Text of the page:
Dear Jordan Hospital Community,
I’d like to share with you the following summary from a national report published in April 2013 by KaufmanHall, a leading strategic healthcare consulting firm, about the new era of healthcare reform:
"As healthcare transforms from a hospital-centric to a population-centric model, the speed of utilization decline will vary by market or region, but growth-rate declines—leading possibly to real declines in volume—could occur across much, if not most, of the nation."
What does this mean to Jordan Hospital? Simply put, it means that Jordan Hospital is not immune to current and future inpatient declines. Across the nation, and in Massachusetts, hospitals continue to operate in the “grey zone” of inpatient volume declines, reduced federal and state reimbursements, and having to change from an “admit everyone” attitude to one of only admitting those who truly require being admitted—the foundation of healthcare reform in the United States.
On June 4, 2013, the Boston Globe reported that Boston Medical Center may eliminate about 85 of its 496 beds as it braces for state and federal budget cuts and healthcare reform pressure to shift more care to outpatient settings. Other hospitals in Massachusetts are experiencing a similar reality.
The same week that the Boston Globe printed a story about Boston Medical Center and their plans, the Old Colony Memorial printed a similar story about our decision to consolidate 3 EAST into 2 EAST and 3 SOUTH due to inpatient volume declines and continued state and federal reimbursement cuts.
This is not an easy time for Jordan Hospital. All of us are being forced to adapt and change how we’ve worked and provided healthcare for the last 10, 20, 30 years. What we can’t change is our mission and focus on providing patients with exceptional care. If we don’t provide the care that our patients want, deserve, and in a professional manner, they will go elsewhere for their care.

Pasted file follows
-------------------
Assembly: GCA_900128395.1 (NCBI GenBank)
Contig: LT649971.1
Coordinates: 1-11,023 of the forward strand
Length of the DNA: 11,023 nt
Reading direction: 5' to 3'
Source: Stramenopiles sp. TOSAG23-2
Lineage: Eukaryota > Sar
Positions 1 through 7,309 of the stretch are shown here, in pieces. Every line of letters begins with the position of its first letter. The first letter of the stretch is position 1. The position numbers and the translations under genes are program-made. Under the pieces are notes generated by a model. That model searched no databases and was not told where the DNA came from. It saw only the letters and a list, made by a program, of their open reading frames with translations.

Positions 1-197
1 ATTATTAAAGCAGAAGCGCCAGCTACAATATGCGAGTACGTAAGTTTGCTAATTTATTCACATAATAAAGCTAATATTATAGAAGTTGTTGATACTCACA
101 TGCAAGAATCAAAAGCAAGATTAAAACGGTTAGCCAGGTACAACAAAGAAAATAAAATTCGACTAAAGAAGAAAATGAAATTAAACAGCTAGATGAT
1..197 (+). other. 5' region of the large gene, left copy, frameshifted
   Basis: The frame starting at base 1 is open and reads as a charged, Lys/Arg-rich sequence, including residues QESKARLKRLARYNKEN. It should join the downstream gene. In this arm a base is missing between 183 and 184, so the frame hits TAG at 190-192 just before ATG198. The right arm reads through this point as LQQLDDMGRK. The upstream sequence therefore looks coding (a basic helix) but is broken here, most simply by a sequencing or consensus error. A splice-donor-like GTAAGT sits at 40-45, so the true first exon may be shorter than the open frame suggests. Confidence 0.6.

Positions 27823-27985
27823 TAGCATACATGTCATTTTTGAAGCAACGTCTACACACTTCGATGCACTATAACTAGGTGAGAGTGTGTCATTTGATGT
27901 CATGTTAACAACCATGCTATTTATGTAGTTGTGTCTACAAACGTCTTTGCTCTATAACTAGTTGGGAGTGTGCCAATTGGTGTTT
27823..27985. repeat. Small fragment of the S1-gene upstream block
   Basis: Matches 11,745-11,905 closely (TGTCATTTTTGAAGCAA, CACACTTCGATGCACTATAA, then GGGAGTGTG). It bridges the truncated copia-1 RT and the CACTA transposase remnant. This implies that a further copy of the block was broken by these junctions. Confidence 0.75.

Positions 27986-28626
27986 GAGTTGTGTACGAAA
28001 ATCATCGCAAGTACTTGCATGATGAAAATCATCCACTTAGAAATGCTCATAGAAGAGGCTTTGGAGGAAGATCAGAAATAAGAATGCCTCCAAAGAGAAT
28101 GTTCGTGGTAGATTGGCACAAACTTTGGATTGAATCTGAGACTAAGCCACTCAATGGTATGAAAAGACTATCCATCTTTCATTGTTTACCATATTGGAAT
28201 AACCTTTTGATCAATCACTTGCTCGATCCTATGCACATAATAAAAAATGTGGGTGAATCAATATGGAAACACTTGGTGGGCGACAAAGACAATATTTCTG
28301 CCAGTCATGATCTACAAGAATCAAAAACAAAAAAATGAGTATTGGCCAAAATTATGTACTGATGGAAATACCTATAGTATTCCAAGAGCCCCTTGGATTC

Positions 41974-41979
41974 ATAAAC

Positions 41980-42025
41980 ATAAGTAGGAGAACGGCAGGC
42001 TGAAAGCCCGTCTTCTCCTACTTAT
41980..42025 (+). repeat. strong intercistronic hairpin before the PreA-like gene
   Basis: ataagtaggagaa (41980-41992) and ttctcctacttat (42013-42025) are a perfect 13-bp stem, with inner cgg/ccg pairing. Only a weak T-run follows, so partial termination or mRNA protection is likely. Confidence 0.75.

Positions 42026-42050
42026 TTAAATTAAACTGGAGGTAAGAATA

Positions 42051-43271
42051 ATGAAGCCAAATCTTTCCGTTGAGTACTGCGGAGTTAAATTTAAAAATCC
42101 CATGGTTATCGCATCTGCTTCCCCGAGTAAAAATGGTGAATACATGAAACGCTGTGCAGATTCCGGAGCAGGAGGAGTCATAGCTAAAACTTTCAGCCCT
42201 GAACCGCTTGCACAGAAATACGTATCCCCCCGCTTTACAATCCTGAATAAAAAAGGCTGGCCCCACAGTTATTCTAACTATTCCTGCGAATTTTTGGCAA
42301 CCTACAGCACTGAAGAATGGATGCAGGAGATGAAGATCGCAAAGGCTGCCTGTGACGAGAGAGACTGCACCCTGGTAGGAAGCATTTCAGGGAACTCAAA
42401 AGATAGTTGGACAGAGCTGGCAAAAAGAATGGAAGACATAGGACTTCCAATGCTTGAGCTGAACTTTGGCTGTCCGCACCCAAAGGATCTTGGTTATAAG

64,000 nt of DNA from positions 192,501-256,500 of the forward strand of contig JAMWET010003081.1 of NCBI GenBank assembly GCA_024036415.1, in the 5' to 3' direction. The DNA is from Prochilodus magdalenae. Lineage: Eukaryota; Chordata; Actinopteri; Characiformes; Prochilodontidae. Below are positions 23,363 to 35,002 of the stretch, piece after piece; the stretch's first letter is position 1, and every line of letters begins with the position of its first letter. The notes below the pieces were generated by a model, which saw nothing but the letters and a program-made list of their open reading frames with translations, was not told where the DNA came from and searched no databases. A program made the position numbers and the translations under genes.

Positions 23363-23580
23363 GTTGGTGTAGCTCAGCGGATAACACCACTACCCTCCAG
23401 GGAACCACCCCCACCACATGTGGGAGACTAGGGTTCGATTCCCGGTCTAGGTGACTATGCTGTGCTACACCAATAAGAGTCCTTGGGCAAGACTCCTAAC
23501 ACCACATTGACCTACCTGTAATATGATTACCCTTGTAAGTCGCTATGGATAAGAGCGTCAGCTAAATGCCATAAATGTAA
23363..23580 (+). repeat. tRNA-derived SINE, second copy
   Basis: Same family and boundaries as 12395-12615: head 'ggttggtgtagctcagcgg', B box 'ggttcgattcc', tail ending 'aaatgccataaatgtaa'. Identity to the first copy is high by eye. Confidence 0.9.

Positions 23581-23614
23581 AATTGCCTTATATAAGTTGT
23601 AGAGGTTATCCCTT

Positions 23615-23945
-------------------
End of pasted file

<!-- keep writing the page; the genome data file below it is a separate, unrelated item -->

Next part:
If we take the time to look beyond the immediate horizon, I’m confident that what we all will see is a bright future for Jordan Hospital. By years-end, we plan to become part of Beth Israel Deaconess Medical Center. We anticipate that once we become part of BIDMC that the number of inpatients and outpatients will gradually increase due to being part of a larger network. As part of BIDMC, we’ll have more primary care physicians coming to the region to provide primary and family medicine services that are hard to find.
Finally, we have employees, volunteers, nurses, and physicians who live and work in this community. They are the backbone of Jordan Hospital. We are all experiencing the healthcare reform change together. Together, we’ll get through the change and Jordan Hospital will be in a stronger position as a result of the change.
President & CEO
Jordan Health Systems